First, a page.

Keeping it Real in the City of Bridges
Poking around here a few months ago I saw a post on the importance of location in stories by historical writer Jacquie Rogers and I have to agree with her. In a historical, location is everything. Nothing gets on my nerves worse than an author who hasn’t done their research on a historical book and its locations.
Which is probably why I write contemporary paranormals. I love to read historical but I’ve got to say all the research causes me to flash back to graduate school.
Once I got over the craving for sludgy coffee thinking about graduate school caused I started to think about locations in paranormals and contemporary romances. Stephen King’s stories wouldn’t work in Southern California. I don’t think anyone could argue that Diana Gabaldon’s Jamie Fraser wouldn’t be nearly as compelling anywhere else besides the wilds of Scotland and North Carolina. Somewhere like Edinburgh he’d lose his sparkle.
My new series (Luck of the Devil is the first of 3 books) is set in Pittsburgh. The beautiful City of Bridges. Didn’t know that didya? Yep, we’ve got more bloody bridges here than anywhere else besides Venice Italy. And every single one of them is congested at rush hour. That’s not all we have here though. We have the Carnegie Museums which are world class, an amazing library system, and all sorts of amazing things to see. We also have more historical sites than you can shake a stick at. Which brings up the question – why hasn’t someone set a historical here?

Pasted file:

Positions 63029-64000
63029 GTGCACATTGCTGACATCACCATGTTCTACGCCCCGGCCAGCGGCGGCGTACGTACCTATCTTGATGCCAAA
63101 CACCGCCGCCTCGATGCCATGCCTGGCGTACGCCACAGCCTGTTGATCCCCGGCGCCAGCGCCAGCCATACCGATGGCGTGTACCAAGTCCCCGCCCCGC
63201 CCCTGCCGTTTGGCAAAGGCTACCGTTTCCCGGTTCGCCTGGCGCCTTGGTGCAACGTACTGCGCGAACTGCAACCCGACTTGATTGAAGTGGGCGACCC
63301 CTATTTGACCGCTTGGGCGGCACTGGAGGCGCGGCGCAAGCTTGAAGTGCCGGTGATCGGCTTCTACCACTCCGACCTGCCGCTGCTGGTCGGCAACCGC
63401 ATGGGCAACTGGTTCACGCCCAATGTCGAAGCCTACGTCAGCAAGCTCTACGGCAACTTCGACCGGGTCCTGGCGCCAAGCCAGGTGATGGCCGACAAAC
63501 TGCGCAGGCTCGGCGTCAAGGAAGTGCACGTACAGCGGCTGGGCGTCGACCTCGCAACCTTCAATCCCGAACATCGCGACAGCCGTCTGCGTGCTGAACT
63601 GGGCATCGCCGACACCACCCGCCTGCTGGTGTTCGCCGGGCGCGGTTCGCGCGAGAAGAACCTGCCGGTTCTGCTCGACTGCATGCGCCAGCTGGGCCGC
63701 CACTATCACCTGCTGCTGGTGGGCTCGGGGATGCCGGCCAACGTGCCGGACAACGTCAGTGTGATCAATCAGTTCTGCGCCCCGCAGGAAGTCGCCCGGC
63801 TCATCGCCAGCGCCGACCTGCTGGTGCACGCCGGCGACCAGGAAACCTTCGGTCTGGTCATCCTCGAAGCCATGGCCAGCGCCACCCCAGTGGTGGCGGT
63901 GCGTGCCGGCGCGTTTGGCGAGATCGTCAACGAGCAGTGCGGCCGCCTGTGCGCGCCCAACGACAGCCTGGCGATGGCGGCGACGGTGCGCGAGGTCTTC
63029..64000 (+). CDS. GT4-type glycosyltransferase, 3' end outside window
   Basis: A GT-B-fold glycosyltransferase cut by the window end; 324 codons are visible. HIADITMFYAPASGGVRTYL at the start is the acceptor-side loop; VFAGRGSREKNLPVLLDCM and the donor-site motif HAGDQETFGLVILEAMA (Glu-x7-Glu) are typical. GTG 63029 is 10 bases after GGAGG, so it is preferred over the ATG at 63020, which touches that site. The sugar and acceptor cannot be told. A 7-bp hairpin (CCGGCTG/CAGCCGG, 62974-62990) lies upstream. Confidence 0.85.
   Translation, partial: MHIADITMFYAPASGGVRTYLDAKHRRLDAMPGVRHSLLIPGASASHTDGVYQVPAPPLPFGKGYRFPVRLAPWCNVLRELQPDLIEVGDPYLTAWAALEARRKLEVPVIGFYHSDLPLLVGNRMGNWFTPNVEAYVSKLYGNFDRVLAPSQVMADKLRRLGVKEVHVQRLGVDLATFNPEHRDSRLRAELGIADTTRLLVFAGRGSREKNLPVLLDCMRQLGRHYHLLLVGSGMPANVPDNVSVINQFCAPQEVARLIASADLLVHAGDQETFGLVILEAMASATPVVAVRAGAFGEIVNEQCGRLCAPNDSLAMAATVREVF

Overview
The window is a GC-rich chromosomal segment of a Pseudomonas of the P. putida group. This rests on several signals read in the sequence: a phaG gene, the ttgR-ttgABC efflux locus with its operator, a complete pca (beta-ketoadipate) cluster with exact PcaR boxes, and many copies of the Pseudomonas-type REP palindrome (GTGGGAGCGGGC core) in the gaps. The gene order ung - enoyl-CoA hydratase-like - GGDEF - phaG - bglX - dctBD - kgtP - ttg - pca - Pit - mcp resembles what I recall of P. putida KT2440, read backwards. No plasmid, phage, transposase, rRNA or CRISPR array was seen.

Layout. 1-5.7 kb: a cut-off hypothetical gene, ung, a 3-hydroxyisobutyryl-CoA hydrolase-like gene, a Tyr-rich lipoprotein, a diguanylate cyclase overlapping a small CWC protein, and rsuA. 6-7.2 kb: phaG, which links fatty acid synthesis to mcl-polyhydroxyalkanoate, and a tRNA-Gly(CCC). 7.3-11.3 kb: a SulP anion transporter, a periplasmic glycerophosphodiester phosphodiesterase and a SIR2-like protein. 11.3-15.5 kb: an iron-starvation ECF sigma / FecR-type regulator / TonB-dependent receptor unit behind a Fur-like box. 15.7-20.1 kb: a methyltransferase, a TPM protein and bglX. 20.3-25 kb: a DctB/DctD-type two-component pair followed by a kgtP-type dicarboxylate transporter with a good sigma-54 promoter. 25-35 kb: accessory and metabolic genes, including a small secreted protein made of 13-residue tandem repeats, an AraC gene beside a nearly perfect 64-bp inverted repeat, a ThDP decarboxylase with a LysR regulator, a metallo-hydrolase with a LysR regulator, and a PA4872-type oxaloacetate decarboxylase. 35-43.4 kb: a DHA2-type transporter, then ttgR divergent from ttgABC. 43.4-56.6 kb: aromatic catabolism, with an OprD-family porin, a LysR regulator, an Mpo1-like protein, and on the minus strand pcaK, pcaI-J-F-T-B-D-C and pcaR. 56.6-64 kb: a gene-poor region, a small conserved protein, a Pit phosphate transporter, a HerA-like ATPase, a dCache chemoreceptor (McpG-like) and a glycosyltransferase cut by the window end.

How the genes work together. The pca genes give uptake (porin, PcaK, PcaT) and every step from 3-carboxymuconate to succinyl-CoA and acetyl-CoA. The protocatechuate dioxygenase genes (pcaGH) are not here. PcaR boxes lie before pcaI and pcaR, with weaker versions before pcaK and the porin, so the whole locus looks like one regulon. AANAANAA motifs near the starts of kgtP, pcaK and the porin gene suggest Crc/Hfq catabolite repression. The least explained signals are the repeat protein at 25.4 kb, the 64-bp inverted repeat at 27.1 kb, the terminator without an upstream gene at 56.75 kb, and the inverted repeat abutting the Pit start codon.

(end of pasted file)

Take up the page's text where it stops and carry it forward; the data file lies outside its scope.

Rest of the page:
Now you may ask: why would I have the Devil’s youngest daughter living in Pittsburgh? Besides, the obvious fact that I live here and it make location scouting a lot easier?
Well first, have you seen our winters? Hell. Frozen. Over. About 4 months out of the year.
Second, I always thought the Devil would be a sports fan. And let’s be serious – he’s not going to be rooting for a group of losers. And that means he’s going to be a fan of the Steelers and the Penguins. Most importantly though is that the people of Pittsburgh have a live and let live sort of mindset. Paranormal creatures could live here and no one would even notice as long as they didn’t suddenly announce they were a Cleveland Browns fan.
Besides, setting my books in Pittsburgh allows me to show all the wonderful people and places who really call this city home. Primanti Brothers and the Church Brewworks in this book both exist. So does Soloman Brother’s Seafood and the charming town of Washington, PA which are locations in the second book of this series.
So while location may not be as critical to my books as they are to Diana Gabaldon’s, I couldn’t imagine Luck of the Devil being the same anywhere but here. Pittsburgh is as much a character in Luck of the Devil as anyone else. It lives and breathes like every location should in a novel. And it’s a character I’m lucky enough to spend time with every day.